Wait, what? Why chemo?
I know that I’ve written about chemo before, but I still get asked about it on a regular basis. And I realize that it’s even more confusing now that I’ve actually been diagnosed with malignant cancer. So, to lay it out clearly: surgery was enough to treat my cancer, and the chemo that I’m on has absolutely nothing to do with cancer. Instead I, and many others, take low-dose chemotherapy to treat my lupus.
As a side note, I’m using “chemo” or “chemotherapy” as it is used in the vernacular; the terms refer to medications that are traditionally given to cancer patients. (As opposed to the scientific use, in which any chemical used to treat a disease can be called a chemotherapeutic agent).
But lupus isn’t cancer, right?
No, lupus is not cancer. Lupus can predispose a person to develop certain cancers, but it is not itself any form of cancer. So why do we take chemo? The answer is that we basically take it for the side-effects. When a cancer patient takes chemo, one of the side-effects of the treatment is that (s)he becomes very immunocompromised. The chemo “accidentally” kills cells in the immune system while killing cancer cells; it’s a form of chemical friendly fire. This is why cancer patients tend to be very careful about crowds, and will wear face-masks if necessary to avoid infections. Lupus patients, on the other hand, need our immune systems to be shut down, since the immune system is responsible for our disease.
How does chemo help treat lupus symptoms?
What many people don’t realize is that chemo drugs generally don’t target any specific kind of cell. There are certainly exceptions, but most of the time the chemo is a wide-spectrum poison that kills any rapidly dividing/growing cells. Since many cancers grow much more quickly than most healthy tissue in the body, this strategy can be highly successful in treating cancer. Unfortunately, cancerous cells aren’t the only quick-growing cells in the body, and other quickly growing cells will also be killed by chemo. The idea is to give a patient enough chemo to kill cancerous cells, but not so much that it kills the patient. As it turns out, the cells in the immune system are some of the most quickly growing cells in the body, so they are hit hard by chemo drugs. So for those of us whose immune systems are overactive, chemo can help kill off enough immune cells to help improve our symptoms.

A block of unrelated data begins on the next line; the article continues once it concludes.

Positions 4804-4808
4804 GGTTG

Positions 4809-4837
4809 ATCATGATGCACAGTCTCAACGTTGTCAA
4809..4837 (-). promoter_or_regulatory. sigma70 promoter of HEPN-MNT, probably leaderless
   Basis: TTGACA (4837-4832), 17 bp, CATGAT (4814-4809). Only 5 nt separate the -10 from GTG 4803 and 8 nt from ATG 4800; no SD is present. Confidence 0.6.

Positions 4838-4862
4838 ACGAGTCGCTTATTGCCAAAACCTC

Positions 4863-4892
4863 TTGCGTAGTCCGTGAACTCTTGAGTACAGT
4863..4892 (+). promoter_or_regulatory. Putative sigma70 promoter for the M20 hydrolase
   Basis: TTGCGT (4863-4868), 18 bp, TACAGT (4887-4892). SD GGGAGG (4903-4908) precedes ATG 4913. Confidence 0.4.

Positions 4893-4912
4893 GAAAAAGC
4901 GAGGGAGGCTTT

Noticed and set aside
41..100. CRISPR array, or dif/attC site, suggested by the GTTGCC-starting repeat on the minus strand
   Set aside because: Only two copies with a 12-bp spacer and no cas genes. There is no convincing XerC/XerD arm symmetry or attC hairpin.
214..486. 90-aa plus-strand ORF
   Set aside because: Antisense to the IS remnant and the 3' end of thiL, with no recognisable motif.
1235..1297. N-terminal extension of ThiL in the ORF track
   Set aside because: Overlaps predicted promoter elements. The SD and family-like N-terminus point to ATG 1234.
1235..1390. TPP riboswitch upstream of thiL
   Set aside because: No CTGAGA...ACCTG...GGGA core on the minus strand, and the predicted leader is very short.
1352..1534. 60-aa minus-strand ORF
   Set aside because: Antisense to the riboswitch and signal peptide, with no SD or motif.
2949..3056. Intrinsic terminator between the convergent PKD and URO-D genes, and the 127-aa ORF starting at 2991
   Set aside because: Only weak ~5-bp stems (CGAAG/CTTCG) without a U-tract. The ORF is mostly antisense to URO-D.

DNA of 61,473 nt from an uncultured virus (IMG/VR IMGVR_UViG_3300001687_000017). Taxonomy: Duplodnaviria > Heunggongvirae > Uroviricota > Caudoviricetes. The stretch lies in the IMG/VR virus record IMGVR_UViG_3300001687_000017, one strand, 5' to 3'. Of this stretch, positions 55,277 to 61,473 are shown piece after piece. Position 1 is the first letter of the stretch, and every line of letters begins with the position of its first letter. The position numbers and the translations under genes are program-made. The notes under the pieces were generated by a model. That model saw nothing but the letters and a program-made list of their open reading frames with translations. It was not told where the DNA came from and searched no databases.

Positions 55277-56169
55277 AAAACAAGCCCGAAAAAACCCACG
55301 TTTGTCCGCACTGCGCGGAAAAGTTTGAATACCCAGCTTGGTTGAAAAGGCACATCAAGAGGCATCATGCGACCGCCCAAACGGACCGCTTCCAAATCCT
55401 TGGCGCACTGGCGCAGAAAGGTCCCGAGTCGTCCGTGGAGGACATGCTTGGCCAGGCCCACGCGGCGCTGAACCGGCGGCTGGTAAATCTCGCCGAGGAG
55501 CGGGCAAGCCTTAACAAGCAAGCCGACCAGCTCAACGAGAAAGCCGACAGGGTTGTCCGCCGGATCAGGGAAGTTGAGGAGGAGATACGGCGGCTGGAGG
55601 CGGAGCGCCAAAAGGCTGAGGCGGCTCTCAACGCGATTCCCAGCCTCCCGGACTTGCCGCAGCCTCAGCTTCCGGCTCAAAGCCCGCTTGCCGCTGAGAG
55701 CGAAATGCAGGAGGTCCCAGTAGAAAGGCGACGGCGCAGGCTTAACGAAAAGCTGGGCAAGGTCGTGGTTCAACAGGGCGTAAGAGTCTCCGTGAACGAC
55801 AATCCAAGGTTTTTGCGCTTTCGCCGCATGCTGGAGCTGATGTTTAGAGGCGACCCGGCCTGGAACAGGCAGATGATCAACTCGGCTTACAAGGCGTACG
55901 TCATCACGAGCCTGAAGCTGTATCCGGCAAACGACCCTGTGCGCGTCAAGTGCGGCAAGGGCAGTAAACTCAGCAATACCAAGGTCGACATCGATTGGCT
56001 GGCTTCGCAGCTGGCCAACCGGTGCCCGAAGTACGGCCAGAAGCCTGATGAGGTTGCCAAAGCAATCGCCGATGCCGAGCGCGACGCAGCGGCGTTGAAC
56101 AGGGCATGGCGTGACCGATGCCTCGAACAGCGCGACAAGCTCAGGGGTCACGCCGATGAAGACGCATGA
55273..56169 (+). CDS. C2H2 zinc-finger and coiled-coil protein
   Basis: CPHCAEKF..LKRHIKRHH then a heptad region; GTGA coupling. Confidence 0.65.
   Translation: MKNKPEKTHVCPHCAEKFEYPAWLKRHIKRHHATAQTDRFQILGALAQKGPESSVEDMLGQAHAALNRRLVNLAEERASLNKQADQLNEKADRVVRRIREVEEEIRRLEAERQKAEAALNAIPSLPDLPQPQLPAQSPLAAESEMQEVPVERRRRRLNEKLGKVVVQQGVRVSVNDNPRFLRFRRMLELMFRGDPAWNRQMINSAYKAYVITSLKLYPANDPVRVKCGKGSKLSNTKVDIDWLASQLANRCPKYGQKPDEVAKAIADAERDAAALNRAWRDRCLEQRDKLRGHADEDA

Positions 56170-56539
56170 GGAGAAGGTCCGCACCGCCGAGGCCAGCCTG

Do lupus patients on chemo have the same side-effects?
This really varies from person to person. In general, lupus patients take a lower dose of a chemo drug than a cancer patient would, so the side-effects tend to be less severe. That being said, yes, most of us experience some degree of nausea, headaches, mouth sores and often hair loss. The symptoms are there, but they aren’t (again, generally) as severe. Side-effects from chemo occur because other rapidly-dividing cells, such as the cells that line the mouth and GI tract, are killed. Chemo is not a very specific tool, which is why the approval of new, more targeted, lupus drugs is so exciting.
How long are lupus patients on chemo?
Cancer patients are often given a defined schedule of chemo treatments. They may, for example, have to receive an infusion of chemo once every other week for two months. Lupus patients, on the other hand, very rarely have a defined schedule. We don’t get told to come in for two months. It is not uncommon for a patient to stay on a particular chemo drug until the body builds up resistance to it. So we don’t know how long we will be on chemo, but it’s likely to be months or even years. This is only possible because the dose given to lupus patients is significantly less than that given to cancer patients.